China’s Personal Vehicle (PV) exports showed a strong upward trend from January to April this year, in contrast to the unsatisfactory domestic market performance in 2023. In the first four months of 2023, PV exports reached 1.12 mn units, increasing by 113% YoY and accounting for 16% of total China PV production.
At a monthly level, export growth in the past five years is significant but demonstrates seasonal characteristics. The volume of exports in the second half of the year is typically higher than in the first half. Since 2020, and despite the outbreak of the COVID-19 pandemic around the world, the resilience of China’s automobile industry supply chain has been fully revealed, and China’s automobile exports have shown robust growth.
Chinese brands dominate the exports, accounting for an overwhelming proportion of overall exports from the country. This is true of the past five years, during which time the share of overseas exports held by Chinese auto companies has been much higher than that of joint venture (foreign/domestic) brands.
Among the exporting PV brands, the frontrunners are Chery, SAIC, Tesla, Geely and Changan. From January to April 2023, Chery Group accounted for the largest portion at 23% of the total. Chery was followed by SAIC with 16% and Tesla with 12%. More OEMs have joined the competition, and the export market is very dynamic. For example, Zeekr has unveiled its European strategy which includes bringing its own dealerships to Europe, with the first deliveries in Sweden and the Netherlands due later this year. Changan Automobile has released a new overseas strategic plan, which will focus on the rollout of intelligent low-carbon products overseas.
In the bodystyle segment, the share of exports of Mini cars and Sub-compact cars has fallen away over the last five years. SUVs are now the main export type, and their share is still increasing year by year. Furthermore, the proportion of exports occupied by premium segment vehicles has also increased significantly. China’s exports are moving away from low-end labels and transforming to a higher level of quality and price.
Adapting to the global shift to low-carbon vehicles that offer environmental protection, New Energy Vehicles (NEVs) form the core of China’s automotive export growth. Aside from Tesla’s significant exports from China, the brand value of domestic NEV producers has been gradually increasing in the international market. If geopolitical factors do not negatively influence proceedings, the export volume of Chinese local brands will continue to rise so long as international brands are not able to offer equally competitive products in the same price range.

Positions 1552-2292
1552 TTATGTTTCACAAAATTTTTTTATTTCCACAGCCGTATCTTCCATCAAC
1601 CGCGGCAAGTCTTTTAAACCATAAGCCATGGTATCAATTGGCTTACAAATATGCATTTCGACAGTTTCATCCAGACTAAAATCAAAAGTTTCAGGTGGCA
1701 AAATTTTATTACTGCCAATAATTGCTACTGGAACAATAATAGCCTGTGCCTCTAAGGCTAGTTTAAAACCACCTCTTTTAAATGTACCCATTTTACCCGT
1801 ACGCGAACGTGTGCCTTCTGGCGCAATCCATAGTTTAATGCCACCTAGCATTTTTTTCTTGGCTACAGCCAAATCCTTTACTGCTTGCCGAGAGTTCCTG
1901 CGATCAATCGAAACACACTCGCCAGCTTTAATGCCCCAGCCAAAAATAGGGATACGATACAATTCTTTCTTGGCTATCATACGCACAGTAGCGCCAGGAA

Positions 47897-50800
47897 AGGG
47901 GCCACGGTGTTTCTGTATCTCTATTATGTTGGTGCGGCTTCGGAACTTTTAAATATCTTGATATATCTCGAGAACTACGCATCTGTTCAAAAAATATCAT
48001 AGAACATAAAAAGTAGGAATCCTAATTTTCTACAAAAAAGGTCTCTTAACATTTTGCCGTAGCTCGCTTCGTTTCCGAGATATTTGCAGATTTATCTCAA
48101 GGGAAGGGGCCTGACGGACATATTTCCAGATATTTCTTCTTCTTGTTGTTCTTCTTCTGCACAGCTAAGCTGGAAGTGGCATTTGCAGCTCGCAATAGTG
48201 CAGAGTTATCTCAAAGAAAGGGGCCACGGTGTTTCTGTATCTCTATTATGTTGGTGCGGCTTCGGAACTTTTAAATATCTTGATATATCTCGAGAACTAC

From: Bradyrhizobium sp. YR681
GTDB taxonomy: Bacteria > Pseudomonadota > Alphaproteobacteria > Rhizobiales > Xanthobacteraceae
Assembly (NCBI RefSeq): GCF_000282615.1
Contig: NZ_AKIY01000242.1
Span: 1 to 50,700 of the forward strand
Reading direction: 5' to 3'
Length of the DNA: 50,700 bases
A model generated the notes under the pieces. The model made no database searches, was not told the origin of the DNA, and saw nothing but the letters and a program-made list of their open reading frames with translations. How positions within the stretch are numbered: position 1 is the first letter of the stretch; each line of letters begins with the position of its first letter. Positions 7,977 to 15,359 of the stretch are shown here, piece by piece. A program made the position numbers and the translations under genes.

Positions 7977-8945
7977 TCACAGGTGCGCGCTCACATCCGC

At the same time, the average price of car exports is also rising. According to statistics from the CPCA (China Passenger Car Association), the average export price of Chinese cars rose from US$12,900 in 2018 to US$18,900 in 2022, with the average price of pure electric cars reaching US$25,800. Up until now, the average export price of all cars in 2023 was US$20,000, which is a significant increase compared with the same period last year.
The rapid export growth of Chinese auto manufacturers in recent years is not only due to the country’s policy support but also a reflection of the following developments:
The first is the improvement of product strength which includes the rapid integration of core technologies such as electrification and intellectualisation/networking. This was particularly obvious at this year’s Shanghai auto show in April. Chinese local brands have gradually broken through traditional technology barriers and have achieved big steps in the three major powertrain areas of HEV (hybrid electric vehicle), PHEV (plug-in hybrid electric vehicle) and BEV (battery electric vehicle) using self-developed core technologies.
Secondly, the scale effect of China’s automobile industry has gradually emerged. Based on the huge population base, China’s auto industry has a vast production and sales volume, a large number of brands, and fierce internal market competition. There are also huge scale savings as robust supply chains provide cheaper and more reliable components. Strong supply chain resilience and flexibility also provide good supply security for Chinese auto enterprises in today’s complex international marketplace.
Finally, there is the international factor. The market share of some traditional manufacturers in Europe, the United States and Japan is gradually being replaced by Chinese brands. In recent years, global conflicts and epidemics have not seriously affected China’s domestic automobile investment and production. Instead, they have provided opportunities for Chinese automobile companies to go overseas. The secure domestic situation also provides excellent conditions for research and development, production, and the export of Chinese automobiles. For example, in the Russian market amid the Russia-Ukraine crisis, international brands have been completely replaced by Chinese cars. In the first four months of this year, the number of exports to Russia accounted for 15 per cent of total PV export volume from China.
For now, most exports from China are either Completely Built Units (CBU) or Completely Knocked Down (CKD). Under the influence of the poor global economic situation, local tariff policies, and local laws and regulations, this will change. In the future, the development direction of China’s exports may be to increase investment in destination countries, establish localised supply chains for vehicle assembly and complete distribution networks.
Nan Zhang, Passenger car market analyst, GlobalData
This article was first published on GlobalData’s dedicated research platform, the Automotive Intelligence Center